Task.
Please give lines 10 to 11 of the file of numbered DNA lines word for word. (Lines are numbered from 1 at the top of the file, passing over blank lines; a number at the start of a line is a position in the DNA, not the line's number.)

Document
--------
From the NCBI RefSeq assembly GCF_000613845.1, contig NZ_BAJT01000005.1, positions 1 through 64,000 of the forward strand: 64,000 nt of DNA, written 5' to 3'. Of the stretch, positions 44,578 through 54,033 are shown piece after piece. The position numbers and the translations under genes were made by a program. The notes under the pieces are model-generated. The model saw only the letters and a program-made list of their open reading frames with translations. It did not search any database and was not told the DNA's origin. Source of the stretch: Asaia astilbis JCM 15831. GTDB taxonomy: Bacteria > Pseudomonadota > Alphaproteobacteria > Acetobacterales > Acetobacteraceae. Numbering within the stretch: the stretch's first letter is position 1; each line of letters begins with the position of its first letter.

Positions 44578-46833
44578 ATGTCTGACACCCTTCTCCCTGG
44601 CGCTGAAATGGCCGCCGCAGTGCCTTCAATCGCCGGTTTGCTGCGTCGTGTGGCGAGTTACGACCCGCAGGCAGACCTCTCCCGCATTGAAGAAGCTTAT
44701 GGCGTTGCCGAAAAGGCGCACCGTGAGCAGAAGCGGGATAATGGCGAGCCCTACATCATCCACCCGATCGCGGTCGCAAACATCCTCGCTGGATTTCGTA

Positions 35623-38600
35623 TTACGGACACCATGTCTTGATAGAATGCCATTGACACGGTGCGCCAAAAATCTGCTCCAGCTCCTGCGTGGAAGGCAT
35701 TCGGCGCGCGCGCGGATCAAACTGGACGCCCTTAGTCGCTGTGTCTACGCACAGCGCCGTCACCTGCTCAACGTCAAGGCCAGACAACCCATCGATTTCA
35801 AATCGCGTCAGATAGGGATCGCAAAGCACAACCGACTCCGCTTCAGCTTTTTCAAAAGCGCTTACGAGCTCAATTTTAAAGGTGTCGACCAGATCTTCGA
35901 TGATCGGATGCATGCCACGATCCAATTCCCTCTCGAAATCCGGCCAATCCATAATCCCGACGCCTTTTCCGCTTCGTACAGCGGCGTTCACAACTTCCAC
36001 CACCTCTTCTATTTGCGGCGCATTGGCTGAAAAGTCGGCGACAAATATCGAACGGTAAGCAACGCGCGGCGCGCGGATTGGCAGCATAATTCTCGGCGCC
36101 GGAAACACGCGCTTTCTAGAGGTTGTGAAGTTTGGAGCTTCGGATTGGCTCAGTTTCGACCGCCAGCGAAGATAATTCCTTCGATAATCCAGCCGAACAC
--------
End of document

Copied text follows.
35901 TGATCGGATGCATGCCACGATCCAATTCCCTCTCGAAATCCGGCCAATCCATAATCCCGACGCCTTTTCCGCTTCGTACAGCGGCGTTCACAACTTCCAC
36001 CACCTCTTCTATTTGCGGCGCATTGGCTGAAAAGTCGGCGACAAATATCGAACGGTAAGCAACGCGCGGCGCGCGGATTGGCAGCATAATTCTCGGCGCC